Levinson in talks to helm CBS founder, TV pioneer Paley pic

As it preps for the April 19 launch of “The Scorpion King,” Universal is negotiating with Dwayne “The Rock” Johnson to follow with “Helldorado,” an action-adventure film that will begin production late summer. Kevin Misher and Karen Glasser will produce.

James Vanderbilt, who penned the John McTiernan-directed John Travolta/Samuel L. Jackson drama “Basic,” has been hired to rewrite the script.

Universal pinned down rights to “Helldorado” (originally scripted by R. J. Stewart) after Sony put it in turnaround, because U production prexy Scott Stuber and exec Dylan Clark saw it as a way to keep the Rock in the fold. The World Wrestling Federation superstar is fast transforming into a bankable action hero. Originating the Scorpion King character in a brief stint in “The Mummy Returns,” the Rock was employed heavily in a marketing campaign that helped the sequel hit blockbuster status. That spawned his first starring vehicle in “The Scorpion King,” which was directed by Chuck Russell and produced by Misher, Stephen Sommers, Sean Daniel and Jim Jacks.

The Rock will get a chance to show some range in “Helldorado.” The contemporary actioner casts him as a bounty hunter who attempts to square a debt by heading to the Amazon jungle to capture someone. The bounty hunter discovers that his quarry isn’t the bad guy he’d been warned about, and the two team up in pursuit of riches stored in a mine in the Amazon. U’s looking for a star to join Johnson in a strong buddy role, and to cast the role of a woman who comes between the newfound pals.

The Rock has been offered numerous action-oriented films, and has “L.A. Confidential” scribe Brian Helgeland writing a vehicle for him. But sources said that his Endeavor agents expect to quickly close a deal that will make “Helldorado” his next film. Misher Films exec Patrick Baker brought in the project.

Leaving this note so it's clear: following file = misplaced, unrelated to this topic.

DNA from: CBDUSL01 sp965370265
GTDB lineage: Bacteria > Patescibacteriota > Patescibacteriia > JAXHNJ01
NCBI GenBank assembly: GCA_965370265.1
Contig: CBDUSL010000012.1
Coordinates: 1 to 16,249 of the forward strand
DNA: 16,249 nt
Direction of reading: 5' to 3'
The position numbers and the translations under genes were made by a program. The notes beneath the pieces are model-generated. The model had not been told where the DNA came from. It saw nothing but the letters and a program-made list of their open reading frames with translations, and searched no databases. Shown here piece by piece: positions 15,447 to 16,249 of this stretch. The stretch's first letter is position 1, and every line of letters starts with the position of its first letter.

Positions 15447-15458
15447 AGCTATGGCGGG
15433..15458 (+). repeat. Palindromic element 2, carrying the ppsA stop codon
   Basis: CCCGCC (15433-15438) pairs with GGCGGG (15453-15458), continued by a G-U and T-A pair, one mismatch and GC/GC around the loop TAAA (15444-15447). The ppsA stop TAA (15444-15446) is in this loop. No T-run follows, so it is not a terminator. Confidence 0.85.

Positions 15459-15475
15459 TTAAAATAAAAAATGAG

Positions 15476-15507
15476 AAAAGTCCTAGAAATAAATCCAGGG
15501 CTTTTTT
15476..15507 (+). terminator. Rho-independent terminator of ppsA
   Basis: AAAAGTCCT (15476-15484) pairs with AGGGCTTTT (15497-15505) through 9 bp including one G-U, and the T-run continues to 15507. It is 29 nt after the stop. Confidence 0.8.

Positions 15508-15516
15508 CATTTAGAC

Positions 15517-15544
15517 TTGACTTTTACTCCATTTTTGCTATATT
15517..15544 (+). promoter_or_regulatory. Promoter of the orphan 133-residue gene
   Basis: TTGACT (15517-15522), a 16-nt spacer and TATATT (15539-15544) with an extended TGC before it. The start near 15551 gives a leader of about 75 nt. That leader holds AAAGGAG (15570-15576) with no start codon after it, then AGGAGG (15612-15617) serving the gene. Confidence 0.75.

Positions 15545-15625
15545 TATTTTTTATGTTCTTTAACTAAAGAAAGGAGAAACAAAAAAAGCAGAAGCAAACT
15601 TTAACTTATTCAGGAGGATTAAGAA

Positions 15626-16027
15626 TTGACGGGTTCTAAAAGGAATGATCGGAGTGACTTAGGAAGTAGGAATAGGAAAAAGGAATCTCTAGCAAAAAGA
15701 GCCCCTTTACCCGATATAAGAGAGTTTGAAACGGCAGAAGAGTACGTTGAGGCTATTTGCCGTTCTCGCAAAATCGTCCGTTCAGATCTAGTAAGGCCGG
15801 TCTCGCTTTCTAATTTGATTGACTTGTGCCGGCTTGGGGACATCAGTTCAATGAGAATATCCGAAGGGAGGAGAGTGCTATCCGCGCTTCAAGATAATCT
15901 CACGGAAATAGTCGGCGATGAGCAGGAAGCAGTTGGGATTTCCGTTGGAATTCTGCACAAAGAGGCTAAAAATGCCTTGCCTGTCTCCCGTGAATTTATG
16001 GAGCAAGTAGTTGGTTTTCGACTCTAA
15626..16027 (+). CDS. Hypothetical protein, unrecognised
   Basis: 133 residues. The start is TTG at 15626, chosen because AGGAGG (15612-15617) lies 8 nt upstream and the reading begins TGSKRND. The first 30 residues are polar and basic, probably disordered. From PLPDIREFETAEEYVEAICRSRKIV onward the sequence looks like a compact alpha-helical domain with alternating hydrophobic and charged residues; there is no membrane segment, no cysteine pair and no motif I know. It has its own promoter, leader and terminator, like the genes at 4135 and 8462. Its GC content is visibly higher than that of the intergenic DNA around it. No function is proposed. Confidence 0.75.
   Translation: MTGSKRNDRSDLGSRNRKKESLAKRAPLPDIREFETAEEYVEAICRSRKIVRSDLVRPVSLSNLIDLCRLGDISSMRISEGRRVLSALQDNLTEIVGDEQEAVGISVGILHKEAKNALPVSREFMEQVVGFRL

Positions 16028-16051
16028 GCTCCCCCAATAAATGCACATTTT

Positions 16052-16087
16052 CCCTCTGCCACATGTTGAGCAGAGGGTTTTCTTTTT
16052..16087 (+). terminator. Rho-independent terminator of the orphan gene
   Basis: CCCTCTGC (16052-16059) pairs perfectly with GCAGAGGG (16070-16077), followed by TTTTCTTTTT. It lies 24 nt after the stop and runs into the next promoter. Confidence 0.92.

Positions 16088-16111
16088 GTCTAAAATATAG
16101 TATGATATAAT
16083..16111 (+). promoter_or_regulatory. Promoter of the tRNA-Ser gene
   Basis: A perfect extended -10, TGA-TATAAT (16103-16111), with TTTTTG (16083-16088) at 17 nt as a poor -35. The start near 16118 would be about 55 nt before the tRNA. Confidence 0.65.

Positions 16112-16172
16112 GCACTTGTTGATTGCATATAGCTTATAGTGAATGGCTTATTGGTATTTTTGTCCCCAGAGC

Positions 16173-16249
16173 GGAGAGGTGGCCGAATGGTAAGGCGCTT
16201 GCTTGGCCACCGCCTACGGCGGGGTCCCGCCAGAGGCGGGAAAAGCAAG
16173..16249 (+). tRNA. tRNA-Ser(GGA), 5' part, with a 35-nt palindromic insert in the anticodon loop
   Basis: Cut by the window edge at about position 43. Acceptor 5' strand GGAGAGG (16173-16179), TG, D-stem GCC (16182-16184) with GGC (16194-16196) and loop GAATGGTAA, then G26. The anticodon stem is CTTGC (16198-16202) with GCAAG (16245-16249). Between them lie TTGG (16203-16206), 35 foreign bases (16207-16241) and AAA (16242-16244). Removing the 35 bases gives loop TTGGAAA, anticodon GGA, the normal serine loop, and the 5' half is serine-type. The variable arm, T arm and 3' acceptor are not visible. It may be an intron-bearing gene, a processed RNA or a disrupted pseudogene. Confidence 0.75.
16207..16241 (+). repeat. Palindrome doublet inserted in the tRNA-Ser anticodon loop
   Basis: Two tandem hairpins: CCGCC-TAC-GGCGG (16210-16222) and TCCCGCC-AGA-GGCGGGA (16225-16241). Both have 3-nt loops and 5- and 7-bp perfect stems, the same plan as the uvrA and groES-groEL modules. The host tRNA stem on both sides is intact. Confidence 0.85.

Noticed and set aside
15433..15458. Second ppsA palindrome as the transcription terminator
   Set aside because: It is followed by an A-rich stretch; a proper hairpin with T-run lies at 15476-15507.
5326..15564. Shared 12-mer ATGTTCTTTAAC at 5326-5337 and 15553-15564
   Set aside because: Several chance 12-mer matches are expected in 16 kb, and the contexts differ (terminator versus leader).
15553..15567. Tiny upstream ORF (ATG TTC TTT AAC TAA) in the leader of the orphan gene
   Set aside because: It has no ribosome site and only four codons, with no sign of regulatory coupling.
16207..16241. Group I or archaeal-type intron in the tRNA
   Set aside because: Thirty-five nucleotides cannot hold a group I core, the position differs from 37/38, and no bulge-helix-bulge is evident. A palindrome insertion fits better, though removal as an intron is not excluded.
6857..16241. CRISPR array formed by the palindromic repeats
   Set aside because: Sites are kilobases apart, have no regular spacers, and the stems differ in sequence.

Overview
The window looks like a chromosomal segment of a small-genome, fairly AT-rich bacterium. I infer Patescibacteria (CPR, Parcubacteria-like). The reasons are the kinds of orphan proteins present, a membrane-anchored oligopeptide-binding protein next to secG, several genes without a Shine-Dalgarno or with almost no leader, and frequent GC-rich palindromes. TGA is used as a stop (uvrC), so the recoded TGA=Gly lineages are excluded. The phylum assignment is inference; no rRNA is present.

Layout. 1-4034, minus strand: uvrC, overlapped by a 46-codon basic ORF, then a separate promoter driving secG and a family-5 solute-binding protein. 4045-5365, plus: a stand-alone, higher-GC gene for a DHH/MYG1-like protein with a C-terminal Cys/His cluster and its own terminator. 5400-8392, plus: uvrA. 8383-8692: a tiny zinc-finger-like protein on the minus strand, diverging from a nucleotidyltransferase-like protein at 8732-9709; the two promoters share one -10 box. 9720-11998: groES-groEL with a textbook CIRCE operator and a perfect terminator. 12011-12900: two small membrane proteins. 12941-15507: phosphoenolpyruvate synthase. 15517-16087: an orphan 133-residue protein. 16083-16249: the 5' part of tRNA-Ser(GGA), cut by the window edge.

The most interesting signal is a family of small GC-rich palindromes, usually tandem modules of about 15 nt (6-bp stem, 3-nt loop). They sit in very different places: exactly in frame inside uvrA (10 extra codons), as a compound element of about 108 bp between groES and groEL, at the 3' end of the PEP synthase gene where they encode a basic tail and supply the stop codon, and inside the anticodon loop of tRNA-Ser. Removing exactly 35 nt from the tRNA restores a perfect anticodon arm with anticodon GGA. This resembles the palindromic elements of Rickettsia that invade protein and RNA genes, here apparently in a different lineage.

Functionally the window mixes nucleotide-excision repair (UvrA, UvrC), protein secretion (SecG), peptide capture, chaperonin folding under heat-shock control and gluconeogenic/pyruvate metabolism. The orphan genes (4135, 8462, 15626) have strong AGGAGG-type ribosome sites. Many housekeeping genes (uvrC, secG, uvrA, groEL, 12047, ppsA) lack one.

LEVINSON HAS EYE FOR EYE WEB FOUNDER: Barry Levinson is in talks to direct an HBO film about CBS founder and TV pioneer William Paley, sparking to a script penned by his television producing partner Tom Fontana, creator of the HBO dramatic series, “Oz.”

Levinson’s been hot for the Paley story for nearly a decade since optioning the Sally Bedell Smith book “In All His Glory: The Life of William S. Paley, The Legendary Tycoon and His Brilliant Circle.” But until recently, he expected to be involved only as producer of the warts-and-all look at the storied Paley. The son of a Russian Jewish immigrant cigar merchant, Paley took an exec position in his father’s company, but found his true calling when he placed some advertising on the radio, and wound up paying $400,000 for 22 radio stations that were limping along when he purchased them in 1929, but which he used as the cornerstone for CBS. His empire grew exponentially when he branched into television and branded the Tiffany Network with talent like Lucille Ball, Ed Sullivan, Jack Benny and Jackie Gleason, and newscasters like Edward R. Murrow, whom he nervously backed as the newsman guttily defied Sen. McCarthy’s communist witchhunt. Paley was also a complicated figure who surrounded himself with a WASPy crowd, and seemed to downplay his own ethnic origins. He matched up well with social circuit fixture Babe Cushing Mortimer, whom he married four days after divorcing his first wife in 1947. In one humorous passage of the book, Mortimer told him that Truman would be joining them on a social excursion and Paley was thrilled at the thought of entertaining former President Harry Truman. Until, on the tarmac, he was greeted by the entirely different visage of the wispy writer Truman Capote. Paley died in 1990, very involved in web business until the end.